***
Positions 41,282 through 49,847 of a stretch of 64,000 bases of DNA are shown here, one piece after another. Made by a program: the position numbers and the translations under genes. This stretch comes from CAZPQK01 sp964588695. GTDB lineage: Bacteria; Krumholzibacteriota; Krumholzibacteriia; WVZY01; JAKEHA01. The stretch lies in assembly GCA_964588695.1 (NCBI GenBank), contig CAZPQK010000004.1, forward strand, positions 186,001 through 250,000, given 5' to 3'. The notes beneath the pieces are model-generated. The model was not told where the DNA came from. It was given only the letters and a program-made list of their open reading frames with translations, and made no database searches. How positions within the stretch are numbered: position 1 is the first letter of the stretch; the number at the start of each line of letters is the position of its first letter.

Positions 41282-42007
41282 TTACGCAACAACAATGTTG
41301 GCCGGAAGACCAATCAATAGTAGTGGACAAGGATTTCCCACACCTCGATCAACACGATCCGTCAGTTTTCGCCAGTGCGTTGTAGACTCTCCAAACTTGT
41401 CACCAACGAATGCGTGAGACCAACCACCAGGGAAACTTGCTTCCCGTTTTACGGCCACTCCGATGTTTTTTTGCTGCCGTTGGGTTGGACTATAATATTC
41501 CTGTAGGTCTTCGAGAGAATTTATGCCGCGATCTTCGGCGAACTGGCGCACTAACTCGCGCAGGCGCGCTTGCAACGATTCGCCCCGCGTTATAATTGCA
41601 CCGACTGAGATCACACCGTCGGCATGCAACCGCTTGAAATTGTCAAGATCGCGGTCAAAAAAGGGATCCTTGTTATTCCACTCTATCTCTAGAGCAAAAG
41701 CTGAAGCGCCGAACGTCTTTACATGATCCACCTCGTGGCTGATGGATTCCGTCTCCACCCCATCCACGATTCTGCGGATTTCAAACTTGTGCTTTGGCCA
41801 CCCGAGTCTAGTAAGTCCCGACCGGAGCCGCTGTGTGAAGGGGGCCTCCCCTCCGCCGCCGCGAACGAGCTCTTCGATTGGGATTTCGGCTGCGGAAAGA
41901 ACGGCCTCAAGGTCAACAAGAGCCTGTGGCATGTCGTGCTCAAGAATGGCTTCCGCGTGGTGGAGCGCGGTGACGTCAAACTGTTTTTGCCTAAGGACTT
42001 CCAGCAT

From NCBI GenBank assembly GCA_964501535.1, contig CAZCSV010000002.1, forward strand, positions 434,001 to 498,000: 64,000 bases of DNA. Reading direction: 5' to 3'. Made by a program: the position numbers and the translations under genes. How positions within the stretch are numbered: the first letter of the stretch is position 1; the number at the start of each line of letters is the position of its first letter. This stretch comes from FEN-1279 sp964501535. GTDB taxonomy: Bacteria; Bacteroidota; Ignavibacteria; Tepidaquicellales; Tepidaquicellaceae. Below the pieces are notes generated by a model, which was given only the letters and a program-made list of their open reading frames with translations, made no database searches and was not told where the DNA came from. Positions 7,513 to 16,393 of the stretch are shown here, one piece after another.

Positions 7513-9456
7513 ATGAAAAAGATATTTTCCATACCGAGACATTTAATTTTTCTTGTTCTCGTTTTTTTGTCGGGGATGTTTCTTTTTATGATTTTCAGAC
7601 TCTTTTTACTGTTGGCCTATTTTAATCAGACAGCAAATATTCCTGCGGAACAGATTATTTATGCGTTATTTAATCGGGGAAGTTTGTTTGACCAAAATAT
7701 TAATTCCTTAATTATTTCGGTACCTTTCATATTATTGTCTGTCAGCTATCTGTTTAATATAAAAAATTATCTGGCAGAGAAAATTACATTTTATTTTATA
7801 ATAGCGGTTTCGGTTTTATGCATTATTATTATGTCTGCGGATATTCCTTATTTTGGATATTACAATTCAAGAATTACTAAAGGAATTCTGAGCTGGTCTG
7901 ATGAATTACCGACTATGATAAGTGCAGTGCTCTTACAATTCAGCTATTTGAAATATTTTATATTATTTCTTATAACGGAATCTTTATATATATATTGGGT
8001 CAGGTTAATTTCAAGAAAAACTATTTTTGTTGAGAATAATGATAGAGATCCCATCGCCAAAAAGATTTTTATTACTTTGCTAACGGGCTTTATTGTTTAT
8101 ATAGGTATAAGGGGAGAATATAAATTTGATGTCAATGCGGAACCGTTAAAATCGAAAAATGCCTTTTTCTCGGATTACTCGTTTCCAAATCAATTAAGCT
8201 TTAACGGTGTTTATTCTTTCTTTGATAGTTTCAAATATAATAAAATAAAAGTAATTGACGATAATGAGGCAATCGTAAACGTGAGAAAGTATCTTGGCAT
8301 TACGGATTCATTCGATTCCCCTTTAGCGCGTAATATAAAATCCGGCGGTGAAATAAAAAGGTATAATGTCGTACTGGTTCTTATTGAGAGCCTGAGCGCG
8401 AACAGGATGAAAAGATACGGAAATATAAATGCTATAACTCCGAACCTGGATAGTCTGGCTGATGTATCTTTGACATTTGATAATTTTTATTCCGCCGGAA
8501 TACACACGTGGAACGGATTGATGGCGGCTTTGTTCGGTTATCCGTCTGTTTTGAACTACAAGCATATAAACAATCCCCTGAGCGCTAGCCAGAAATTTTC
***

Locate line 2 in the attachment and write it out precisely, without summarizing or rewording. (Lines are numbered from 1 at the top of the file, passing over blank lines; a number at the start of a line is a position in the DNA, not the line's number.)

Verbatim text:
Positions 41282-42007